ARCHIVED - Telecom Order CRTC 2008-54

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Telecom Order CRTC 2008-54

  Ottawa, 22 February 2008

Bell Aliant Regional Communications, Limited Partnership

  Reference: Tariff Notice 260(Aliant Telecom)

Optional voice services

  In this Order, the Commission approves on a final basis Bell Aliant Regional Communications, Limited Partnership's application to introduce a 30-day notification requirement on customers who cancel their subscriptions to certain residential service bundles.



The Commission received an application by Bell Aliant Regional Communications, Limited Partnership (Bell Aliant), dated 24 August 2007, proposing revisions to its General Tariff item 300 - Residence Single-Line Access Bundles; item 300.1 - Enhanced Consumer Access; item 300.2 - Atlantic Access Bundle; and item 300.3 - Canada/U.S. Access Bundle in order to introduce a 30-day notification requirement on customers of these services.


Specifically, Bell Aliant proposed that residential customers who cancelled their subscription to any of the above-noted services without providing at least 30 days advance notice would be charged a pro-rated monthly rate based on 30 days less the number of days from the date of notification. Bell Aliant indicated that residential customers migrating to one of the company's other wireline access services or bundles that included an access service would not be required to provide 30 days notice, nor would the 30-day notification requirement be enforced if the cancellation resulted from circumstances beyond the customer's control.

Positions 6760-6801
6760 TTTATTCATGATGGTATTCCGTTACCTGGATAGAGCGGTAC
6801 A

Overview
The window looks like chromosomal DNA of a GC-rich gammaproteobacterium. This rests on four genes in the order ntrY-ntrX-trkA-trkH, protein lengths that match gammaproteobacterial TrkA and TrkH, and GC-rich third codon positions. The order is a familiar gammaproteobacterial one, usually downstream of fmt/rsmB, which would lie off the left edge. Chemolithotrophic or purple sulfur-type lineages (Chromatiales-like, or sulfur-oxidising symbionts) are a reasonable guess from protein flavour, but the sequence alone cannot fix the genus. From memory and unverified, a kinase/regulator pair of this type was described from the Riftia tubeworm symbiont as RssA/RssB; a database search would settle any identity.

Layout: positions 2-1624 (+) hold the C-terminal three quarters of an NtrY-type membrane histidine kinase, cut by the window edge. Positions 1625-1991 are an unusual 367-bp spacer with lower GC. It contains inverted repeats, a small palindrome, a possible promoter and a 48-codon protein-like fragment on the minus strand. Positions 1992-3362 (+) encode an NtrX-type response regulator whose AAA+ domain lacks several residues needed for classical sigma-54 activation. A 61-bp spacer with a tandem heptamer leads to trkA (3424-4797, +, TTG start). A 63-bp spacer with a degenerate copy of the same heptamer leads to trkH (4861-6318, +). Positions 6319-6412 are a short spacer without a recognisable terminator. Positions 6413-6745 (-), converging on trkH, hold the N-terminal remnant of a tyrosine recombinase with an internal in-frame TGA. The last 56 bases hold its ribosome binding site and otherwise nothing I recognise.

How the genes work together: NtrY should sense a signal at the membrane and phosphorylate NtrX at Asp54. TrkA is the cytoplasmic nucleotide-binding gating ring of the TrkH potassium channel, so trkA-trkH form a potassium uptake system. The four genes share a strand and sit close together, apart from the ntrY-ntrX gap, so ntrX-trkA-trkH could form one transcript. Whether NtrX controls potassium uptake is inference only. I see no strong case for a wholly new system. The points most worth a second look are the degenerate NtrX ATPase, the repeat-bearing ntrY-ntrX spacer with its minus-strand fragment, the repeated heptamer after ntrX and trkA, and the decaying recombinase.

Bell Aliant requested that the Commission treat its application on an ex parte basis pursuant to its powers under subsection 61(3) of the Telecommunications Act (the Act).


The Commission approved Bell Aliant's application on an interim basis in Telecom Order 2007-328.